In October, the NHL held its first virtual entry draft because of the global pandemic. On day two, the Calgary Flames selected forward Ryan Francis from the QMJHL’s Cape Breton Eagles with the 143rd overall pick. Due to his late December birthday, Francis had to wait until the 2020 Draft to hear his name called, but he had already played in 183 games in the Quebec league. He quickly caught the eye of Flames fans as one of the top players in the league this season.
The QMJHL had one of the longest seasons in junior hockey in the last seven months. Not all teams played the same number of games but 15 of the league’s 18 teams played 30 or more matches and are now in the postseason. Francis got into 32 regular-season games with the Eagles and Saint John Sea Dogs and another six postseason games.
Francis is 5-foot-9 and 170 pounds, but he brings a big game and has already drawn comparisons to Andrew Mangiapane. This season, the winger took another step in the right direction with 50 points in 32 games. His 1.56 points per game average (PPG) was fifth in the league, sandwiched between 2020 first-round picks Dawson Mercer (1.57) and Mavrik Bourque (1.54).
Cape Breton to Saint John
After the “Q’s” shortened season, Francis has now played a total of 215 games with 188 points. In his first two seasons with Cape Breton, he put up 34 and 32 points, respectively, before adding 72 points in 61 games in his third season. He ranked 55th on the NHL’s Central Scouting final rankings among North American skaters following the season.
He started the 2020-21 season in Cape Breton and scored six goals and 15 assists in 15 games; his 19 points rank seventh on the team. He was traded to Saint John in January and played 17 games with 10 goals and 19 assists. He finished fourth in team scoring, despite playing in half as many games as a Sea Dog. On April 13, he scored three goals and three assists against the Acadie-Bathurst Titan to tie the Sea Dog’s franchise record of six points in one game.
Not only did Francis have a breakout season despite getting traded, but he also did it with the Eagles, who finished 16th in the league, and the Sea Dogs, who finished 10th. In Saint John’s six playoff games before they were eliminated, Francis scored four goals and six assists, which led the team. Having just turned 19, he is eligible for another season in the league to continue his dominance.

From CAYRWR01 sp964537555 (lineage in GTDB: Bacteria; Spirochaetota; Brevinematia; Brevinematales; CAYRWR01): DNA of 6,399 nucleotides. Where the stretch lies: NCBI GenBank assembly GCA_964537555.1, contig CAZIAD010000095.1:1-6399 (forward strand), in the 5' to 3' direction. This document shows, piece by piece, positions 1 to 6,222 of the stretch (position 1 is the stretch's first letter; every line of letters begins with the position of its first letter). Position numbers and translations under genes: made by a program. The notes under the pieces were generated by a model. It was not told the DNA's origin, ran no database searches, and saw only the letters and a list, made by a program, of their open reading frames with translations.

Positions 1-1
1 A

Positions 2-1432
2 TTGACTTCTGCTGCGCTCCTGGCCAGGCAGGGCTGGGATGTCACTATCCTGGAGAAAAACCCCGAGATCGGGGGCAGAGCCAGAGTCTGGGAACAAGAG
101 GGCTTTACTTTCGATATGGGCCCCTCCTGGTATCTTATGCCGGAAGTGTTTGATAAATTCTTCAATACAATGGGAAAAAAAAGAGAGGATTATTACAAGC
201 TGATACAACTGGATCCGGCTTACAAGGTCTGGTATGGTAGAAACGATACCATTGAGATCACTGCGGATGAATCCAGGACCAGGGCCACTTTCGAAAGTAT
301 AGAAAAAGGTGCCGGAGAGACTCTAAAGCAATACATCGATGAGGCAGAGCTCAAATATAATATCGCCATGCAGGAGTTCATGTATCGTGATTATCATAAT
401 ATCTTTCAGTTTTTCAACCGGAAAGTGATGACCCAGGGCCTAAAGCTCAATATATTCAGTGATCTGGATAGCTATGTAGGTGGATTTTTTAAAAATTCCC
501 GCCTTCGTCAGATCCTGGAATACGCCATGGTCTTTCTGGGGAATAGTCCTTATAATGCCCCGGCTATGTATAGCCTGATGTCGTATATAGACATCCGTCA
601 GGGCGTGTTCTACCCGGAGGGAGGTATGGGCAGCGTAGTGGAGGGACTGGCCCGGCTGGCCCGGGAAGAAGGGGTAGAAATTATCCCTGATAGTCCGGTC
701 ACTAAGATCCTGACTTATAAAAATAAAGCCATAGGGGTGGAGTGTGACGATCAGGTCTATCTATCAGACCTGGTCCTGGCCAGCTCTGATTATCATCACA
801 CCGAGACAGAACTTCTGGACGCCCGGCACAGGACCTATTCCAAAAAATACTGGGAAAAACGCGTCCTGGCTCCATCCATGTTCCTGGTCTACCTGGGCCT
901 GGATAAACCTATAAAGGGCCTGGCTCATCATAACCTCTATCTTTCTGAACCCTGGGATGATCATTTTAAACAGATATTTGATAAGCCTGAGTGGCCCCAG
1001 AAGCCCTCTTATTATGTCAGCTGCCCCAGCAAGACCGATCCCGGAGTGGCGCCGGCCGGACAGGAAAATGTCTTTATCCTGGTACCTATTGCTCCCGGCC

Francis and winger Mangiapane share a lot of similarities. As mentioned, Francis is 5-foot-9 and 170 pounds, while the Flames forward is 5-foot-10 and 183 pounds. As 17-year-olds, Francis and Mangiapane scored at a 0.50 and 0.75 PPG pace, respectively, and at 18, they hit 1.18 and 1.53 PPG. Finally, as 19-year-olds, they hit a pace of 1.56 and 1.80 PPG. After the trade to Saint John, Francis became an offensive force at 1.71 PPG.
Latest Flames Content:
- Flames’ Trevor Lewis Could Prove Useful for Several Playoff Teams
- Flames News & Rumors: Boeser, Schenn, Stone & More
- Flames Can Address Multiple Needs in Trade With Capitals
Like Mangiapane, Francis has speed and skill and scores goals from all areas of the ice. General manager Brad Treliving had to say about Mangiapane after he was drafted in 2015: “Speed and skill. He’s a competitive guy. He does all the skill things; four-on-four, three-on-three, he’s a dangerous player with his speed, real good IQ, can make plays.” Francis plays a similar style. He can score at five-on-five, on the power play, and short-handed.
Francis plays all over the ice. Whether he’s in front of the net or below the goal line, he is always competing for the puck. That is what makes Mangiapane such a standout player for the Flames; his instinct to go to the hard areas and get the puck to the net. Francis scored all kinds of goals this season, from the skilled to the downright gritty, which helped him become a force in the QMJHL.
Another Late-Round Gem
Trevliving was happy to move down and grab Connor Zary in the first round of the 2020 Draft, but he should also be happy that he got Francis in the fifth round. He was a good choice at the time, but after this season, he looks more like a steal. Over the past three seasons, Francis’ PPG increased 0.68 and 0.38 compared to Mangiapane, who increased 0.78 and 0.27 PPG between his 17 and 19-year-old seasons.
The Flames have become much better at finding talent in the later rounds of the draft, like Mangiapane and prospects Matthew Phillips and Emilio Pettersen. If Francis continues to develop his game in junior next season and increases his PPG pace, then he will move his way up the organization’s depth chart. If the comparison’s to Mangiapane continue, we might also see him competing for a spot in the NHL by the 2023-24 season.